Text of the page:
Joe Liu, the deputy secretary-general of HKIAC, said events might have given rise to the international perception that the city was less stable politically. However, he argued that international companies with “sophisticated” legal teams should be able to differentiate between the legal, financial and political realities on the ground. He also pointed out that during six months of protests in 2019, HKIAC held approximately 70 hearings in Central Hong Kong that proceeded without interruption.
He said: “Hong Kong is already the largest IPO market, and it’s only getting bigger as US antagonism towards Chinese companies motivates them to relist here. Mainland China has a vested interest in Hong Kong succeeding as an international arbitration centre.”
Conventus Law’s survey found that 62% of those surveyed believed the city’s appeal as an arbitration centre for commercial disputes was untarnished, while almost two-thirds of participants said Hong Kong would remain their arbitration centre of choice for future contracts.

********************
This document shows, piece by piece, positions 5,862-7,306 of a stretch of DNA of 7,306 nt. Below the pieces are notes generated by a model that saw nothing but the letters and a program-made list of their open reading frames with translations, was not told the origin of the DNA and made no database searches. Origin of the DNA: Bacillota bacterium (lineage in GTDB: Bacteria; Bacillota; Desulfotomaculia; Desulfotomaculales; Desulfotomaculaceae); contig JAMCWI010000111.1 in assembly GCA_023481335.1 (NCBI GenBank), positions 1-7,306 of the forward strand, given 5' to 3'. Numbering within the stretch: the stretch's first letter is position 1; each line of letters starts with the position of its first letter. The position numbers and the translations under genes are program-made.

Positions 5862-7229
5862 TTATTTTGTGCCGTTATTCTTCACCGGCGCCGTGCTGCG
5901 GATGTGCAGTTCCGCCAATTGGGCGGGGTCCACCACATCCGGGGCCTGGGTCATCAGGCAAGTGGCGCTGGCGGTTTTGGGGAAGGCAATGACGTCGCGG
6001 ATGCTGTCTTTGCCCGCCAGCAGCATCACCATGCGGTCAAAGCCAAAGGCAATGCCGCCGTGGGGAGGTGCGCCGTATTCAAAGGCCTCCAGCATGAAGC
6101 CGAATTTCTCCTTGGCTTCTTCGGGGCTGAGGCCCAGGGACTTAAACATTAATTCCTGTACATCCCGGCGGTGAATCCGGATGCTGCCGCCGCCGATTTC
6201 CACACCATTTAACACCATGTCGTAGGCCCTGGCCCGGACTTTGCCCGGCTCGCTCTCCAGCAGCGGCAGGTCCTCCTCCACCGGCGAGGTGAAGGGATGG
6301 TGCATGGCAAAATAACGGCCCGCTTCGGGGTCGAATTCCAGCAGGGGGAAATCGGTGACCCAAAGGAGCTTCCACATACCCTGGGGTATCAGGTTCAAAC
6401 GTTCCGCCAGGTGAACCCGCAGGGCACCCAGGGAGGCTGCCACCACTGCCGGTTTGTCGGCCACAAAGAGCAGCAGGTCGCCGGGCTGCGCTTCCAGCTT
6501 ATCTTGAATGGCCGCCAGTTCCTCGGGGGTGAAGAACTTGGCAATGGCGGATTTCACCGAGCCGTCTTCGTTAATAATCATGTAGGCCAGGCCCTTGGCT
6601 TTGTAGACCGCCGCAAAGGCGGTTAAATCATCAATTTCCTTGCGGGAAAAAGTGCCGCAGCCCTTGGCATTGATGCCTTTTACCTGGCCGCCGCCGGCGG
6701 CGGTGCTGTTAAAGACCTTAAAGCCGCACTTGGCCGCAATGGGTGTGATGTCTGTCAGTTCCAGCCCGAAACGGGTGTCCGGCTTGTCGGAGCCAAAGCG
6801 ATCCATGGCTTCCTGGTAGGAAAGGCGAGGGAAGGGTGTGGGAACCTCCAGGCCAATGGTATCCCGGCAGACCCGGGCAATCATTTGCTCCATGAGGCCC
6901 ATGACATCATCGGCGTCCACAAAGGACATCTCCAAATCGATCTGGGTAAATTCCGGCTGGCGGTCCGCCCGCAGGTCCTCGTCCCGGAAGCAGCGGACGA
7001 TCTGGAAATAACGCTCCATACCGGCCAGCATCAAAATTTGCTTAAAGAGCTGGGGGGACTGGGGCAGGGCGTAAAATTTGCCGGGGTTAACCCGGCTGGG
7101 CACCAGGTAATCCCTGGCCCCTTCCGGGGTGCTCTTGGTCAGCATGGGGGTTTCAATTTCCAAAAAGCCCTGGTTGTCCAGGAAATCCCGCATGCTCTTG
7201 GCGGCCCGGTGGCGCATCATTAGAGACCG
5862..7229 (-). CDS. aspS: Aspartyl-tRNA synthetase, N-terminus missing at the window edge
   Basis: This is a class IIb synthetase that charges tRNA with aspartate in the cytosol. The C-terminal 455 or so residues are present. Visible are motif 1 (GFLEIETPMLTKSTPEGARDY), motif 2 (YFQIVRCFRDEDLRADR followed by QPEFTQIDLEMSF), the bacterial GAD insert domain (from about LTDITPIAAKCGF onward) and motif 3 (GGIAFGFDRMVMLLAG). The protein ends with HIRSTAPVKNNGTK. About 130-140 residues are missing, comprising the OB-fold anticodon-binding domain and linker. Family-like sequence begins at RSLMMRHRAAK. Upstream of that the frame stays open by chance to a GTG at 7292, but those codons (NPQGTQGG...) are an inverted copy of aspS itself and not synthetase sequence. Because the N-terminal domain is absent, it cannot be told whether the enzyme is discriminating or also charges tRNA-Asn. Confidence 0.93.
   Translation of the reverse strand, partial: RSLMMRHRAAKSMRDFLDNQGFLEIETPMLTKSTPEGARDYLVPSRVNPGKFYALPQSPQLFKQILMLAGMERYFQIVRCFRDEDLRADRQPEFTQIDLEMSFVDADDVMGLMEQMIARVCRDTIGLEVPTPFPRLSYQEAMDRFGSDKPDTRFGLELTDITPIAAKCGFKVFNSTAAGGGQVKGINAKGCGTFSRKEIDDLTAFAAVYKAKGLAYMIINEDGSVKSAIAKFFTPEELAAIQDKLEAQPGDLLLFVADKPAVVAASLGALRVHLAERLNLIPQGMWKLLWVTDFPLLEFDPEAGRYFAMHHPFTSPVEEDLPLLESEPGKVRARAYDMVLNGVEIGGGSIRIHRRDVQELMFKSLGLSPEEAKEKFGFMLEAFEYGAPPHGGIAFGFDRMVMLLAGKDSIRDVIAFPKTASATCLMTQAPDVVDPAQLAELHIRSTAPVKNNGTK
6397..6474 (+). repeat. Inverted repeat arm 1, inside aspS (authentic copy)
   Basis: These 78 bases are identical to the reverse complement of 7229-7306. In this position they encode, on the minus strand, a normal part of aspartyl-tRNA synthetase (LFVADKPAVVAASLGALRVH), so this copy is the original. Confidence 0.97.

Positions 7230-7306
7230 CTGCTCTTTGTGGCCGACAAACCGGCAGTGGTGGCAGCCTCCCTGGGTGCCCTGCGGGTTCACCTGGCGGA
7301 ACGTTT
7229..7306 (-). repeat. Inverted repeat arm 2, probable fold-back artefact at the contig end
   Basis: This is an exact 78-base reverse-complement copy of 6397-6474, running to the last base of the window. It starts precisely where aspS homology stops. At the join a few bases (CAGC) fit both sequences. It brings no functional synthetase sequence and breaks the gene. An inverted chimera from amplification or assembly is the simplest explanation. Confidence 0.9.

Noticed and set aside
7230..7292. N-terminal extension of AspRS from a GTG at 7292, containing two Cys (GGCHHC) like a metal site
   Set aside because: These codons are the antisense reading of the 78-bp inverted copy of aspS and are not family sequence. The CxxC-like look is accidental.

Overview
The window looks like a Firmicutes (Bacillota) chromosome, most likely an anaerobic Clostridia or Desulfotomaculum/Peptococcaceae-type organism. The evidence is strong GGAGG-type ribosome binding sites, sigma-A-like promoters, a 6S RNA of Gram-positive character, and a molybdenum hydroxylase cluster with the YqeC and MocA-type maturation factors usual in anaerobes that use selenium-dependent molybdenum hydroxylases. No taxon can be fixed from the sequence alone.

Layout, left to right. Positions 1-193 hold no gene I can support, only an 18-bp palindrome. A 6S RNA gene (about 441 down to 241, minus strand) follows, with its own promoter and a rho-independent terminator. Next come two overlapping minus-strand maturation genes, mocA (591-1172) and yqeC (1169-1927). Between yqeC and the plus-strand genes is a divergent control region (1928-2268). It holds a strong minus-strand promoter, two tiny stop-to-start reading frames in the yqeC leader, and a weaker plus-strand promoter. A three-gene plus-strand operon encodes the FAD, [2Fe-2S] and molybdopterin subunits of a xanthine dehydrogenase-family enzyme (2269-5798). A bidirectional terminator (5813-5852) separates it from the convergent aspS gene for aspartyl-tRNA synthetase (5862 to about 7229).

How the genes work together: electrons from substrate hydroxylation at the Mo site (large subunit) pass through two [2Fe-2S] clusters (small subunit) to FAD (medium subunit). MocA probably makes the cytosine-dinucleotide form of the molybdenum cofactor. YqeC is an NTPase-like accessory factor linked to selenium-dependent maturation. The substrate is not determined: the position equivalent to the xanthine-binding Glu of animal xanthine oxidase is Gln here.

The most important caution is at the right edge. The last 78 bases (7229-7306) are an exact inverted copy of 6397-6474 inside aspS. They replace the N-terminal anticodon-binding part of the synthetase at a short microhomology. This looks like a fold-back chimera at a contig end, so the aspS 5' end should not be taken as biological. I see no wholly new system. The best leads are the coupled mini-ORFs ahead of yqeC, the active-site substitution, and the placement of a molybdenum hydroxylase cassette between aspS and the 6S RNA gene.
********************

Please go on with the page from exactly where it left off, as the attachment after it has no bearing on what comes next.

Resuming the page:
Questioning the narrative
Liu questioned the reliability of reports that Hong Kong was losing out to Singapore, noting that he could find no evidence of a significant capital or case flight from the city. He added the Monetary Authority of Singapore confirmed in July that it had no seen any significant flow of money or business activity from Hong Kong to Singapore.
“The new [NSL] legislation targets four specific and serious crimes, and the risk of interference in Hong Kong’s arbitration process is very low,” he said. “The reality is that the HKIAC has handled over 10,500 cases and we’ve not seen any government intervention.”